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Muwonge, Regina (on The Application of) -v- SS HD

Immigration, nationality, asylum, and extradition. Visas etc.

Muwonge, Regina (on The Application of) -v- SS HD

Postby dls » Sat Nov 22, 2014 11:51 am

Muwonge, Regina (on The Application of) -v- Secretary of State for The Home Department (Consent Orders: Costs: Guidance) (IJR) - UTIAC - 07-Nov-2014 - McCloskey J P ([url=http://www.bailii.org/uk/cases/UKUT/IAC/2014/[2014]_UKUT_514_iac.html]Bailii[/url], [2014] UKUT 514 (IAC)) - Immigration - Costs
UTIAC (i) There appears to be a practice, relatively entrenched, whereby an AOS which contains a concession, with or without an accompanying draft consent order, incorporates a claim for costs, liquidated or otherwise. In most cases, the claim for costs has no justification.
(ii) There may be cases, likely to be small in number, where an AOS which embodies a concession on behalf of the Secretary of State, with or without an accompanying draft consent order, justifiably and reasonably incorporates a claim for costs. In such cases, good practice dictates that the AOS should state, briefly, the justification for such claim.
(iii) Where a draft consent order is tabled, both parties should proactively take all necessary and appropriate steps designed to achieve consensual resolution within a period of (at most) three weeks.
(iv) Where consensual resolution is not achieved within the timescale recommended above, this should operate as a bilateral incentive to redouble efforts to do so.
(v) In every case possessing the factor of an unexecuted draft consent order, it is essential to provide the Upper Tribunal with each party's explanation, brief and focussed, for non-execution. This explanation should be provided by both parties, in writing:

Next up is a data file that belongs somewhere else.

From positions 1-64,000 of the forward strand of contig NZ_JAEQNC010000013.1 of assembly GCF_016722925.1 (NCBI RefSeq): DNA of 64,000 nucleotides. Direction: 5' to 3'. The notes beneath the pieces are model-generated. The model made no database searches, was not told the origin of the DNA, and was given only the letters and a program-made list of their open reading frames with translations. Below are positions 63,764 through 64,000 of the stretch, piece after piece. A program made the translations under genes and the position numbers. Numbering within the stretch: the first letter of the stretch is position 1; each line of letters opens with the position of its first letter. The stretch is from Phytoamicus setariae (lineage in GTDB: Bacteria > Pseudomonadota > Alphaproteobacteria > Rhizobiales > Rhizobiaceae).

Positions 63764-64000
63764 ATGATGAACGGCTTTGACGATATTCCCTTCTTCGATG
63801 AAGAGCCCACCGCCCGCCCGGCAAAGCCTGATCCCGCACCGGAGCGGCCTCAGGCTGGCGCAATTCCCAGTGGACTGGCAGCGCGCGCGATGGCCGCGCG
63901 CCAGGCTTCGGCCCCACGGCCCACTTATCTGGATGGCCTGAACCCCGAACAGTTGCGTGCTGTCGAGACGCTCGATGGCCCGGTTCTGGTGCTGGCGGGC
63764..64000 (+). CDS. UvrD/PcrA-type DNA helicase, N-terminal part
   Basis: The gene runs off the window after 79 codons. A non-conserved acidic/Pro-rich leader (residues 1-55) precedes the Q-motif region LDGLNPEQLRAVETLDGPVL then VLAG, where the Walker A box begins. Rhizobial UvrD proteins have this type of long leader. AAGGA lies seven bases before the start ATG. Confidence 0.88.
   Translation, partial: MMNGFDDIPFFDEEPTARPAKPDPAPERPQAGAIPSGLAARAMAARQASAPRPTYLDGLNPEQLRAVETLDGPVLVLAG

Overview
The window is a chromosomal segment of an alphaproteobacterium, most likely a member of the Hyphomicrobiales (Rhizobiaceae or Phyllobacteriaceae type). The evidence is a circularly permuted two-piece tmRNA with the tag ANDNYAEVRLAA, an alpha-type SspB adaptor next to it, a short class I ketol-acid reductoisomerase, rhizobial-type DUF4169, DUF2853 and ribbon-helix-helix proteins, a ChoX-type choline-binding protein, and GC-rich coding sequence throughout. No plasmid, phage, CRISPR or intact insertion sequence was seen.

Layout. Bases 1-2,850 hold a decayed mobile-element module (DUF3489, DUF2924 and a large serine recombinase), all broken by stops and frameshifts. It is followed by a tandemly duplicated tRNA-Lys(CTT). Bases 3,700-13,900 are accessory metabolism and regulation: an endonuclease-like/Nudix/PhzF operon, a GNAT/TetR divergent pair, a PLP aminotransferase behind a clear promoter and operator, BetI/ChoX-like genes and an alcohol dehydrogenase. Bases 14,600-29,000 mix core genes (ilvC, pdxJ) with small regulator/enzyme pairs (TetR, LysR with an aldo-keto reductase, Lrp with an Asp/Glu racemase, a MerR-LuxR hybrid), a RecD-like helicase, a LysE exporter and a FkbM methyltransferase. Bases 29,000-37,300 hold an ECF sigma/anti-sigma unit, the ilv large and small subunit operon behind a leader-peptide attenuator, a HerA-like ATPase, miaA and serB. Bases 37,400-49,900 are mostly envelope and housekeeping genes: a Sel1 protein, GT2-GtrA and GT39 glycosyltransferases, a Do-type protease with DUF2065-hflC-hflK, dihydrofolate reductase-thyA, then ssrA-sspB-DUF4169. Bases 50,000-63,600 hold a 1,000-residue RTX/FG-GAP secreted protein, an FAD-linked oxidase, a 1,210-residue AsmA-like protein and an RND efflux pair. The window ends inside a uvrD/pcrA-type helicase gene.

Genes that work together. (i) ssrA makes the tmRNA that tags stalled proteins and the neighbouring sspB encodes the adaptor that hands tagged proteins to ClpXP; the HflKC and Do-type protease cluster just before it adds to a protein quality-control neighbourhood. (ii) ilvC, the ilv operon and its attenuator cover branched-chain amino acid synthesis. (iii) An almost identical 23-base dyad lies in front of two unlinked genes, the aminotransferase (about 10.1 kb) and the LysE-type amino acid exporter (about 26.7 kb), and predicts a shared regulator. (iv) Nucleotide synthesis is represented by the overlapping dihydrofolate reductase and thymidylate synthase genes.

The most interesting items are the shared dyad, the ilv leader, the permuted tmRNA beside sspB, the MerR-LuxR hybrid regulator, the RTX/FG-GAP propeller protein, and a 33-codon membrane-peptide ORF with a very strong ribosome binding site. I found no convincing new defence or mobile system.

(a) Within four weeks of the date of the AOS or, if different, the date of receipt of the draft consent order.
(b) Where a case is listed, not later than five clear working days in advance of the listing date.
(c) In cases where there is any material alteration or evolution in the terms of the explanation, not later than two clear days in advance of the listing date.
(vi) It is recognised that, exceptionally, there may be cases in which for good and sustainable reasons a consent order cannot be reasonably executed until a very late stage indeed, postdating the periods and landmarks noted above. However, the experience of the Upper Tribunal to date is that consent orders are very frequently not executed and presented to the Tribunal for approval until the last moment, frequently late on the day before the scheduled hearing and that no good reason is proffered for the parties' failure to do so at an earlier stage. This practice is unacceptable.
(vii) The practice whereby executed consent orders materialise during the period of 48 hours prior to the listing date is unsatisfactory and unacceptable in the great majority of cases. The Upper Tribunal recognises that there may be a small number of cases where, exceptionally, this is unavoidable.
(viii) In matters of this kind, parties and their representatives are strongly encouraged to communicate electronically with the Tribunal and, further, to seek confirmation that important communications and/or attachments have been received.
(ix) In determining issues of costs, Upper Tribunal Judges will take into account the extent to which the recommendations and exhortations tabulated above have been observed and will scrutinise closely every explanation and justification proffered for non-compliance.
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